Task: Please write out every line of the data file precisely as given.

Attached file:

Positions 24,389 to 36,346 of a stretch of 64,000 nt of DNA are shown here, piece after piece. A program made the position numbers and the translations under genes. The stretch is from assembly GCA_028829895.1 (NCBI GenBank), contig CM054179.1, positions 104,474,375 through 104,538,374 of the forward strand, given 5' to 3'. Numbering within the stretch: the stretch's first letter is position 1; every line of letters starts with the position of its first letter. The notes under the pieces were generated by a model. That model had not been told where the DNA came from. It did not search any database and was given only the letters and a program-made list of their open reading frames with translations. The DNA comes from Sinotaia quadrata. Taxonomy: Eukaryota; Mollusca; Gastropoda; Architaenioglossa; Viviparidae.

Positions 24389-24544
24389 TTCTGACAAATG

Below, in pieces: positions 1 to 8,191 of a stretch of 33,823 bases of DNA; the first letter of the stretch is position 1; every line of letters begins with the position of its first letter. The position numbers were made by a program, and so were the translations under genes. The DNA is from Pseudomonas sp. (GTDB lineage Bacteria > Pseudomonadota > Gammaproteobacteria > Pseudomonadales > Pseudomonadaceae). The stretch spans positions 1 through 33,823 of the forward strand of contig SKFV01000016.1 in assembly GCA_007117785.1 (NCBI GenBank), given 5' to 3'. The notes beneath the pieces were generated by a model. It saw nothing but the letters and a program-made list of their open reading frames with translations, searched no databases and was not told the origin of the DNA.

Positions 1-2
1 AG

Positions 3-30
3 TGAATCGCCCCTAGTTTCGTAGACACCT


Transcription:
Positions 24,389 to 36,346 of a stretch of 64,000 nt of DNA are shown here, piece after piece. A program made the position numbers and the translations under genes. The stretch is from assembly GCA_028829895.1 (NCBI GenBank), contig CM054179.1, positions 104,474,375 through 104,538,374 of the forward strand, given 5' to 3'. Numbering within the stretch: the stretch's first letter is position 1; every line of letters starts with the position of its first letter. The notes under the pieces were generated by a model. That model had not been told where the DNA came from. It did not search any database and was given only the letters and a program-made list of their open reading frames with translations. The DNA comes from Sinotaia quadrata. Taxonomy: Eukaryota; Mollusca; Gastropoda; Architaenioglossa; Viviparidae.

Positions 24389-24544
24389 TTCTGACAAATG

Below, in pieces: positions 1 to 8,191 of a stretch of 33,823 bases of DNA; the first letter of the stretch is position 1; every line of letters begins with the position of its first letter. The position numbers were made by a program, and so were the translations under genes. The DNA is from Pseudomonas sp. (GTDB lineage Bacteria > Pseudomonadota > Gammaproteobacteria > Pseudomonadales > Pseudomonadaceae). The stretch spans positions 1 through 33,823 of the forward strand of contig SKFV01000016.1 in assembly GCA_007117785.1 (NCBI GenBank), given 5' to 3'. The notes beneath the pieces were generated by a model. It saw nothing but the letters and a program-made list of their open reading frames with translations, searched no databases and was not told the origin of the DNA.

Positions 1-2
1 AG

Positions 3-30
3 TGAATCGCCCCTAGTTTCGTAGACACCT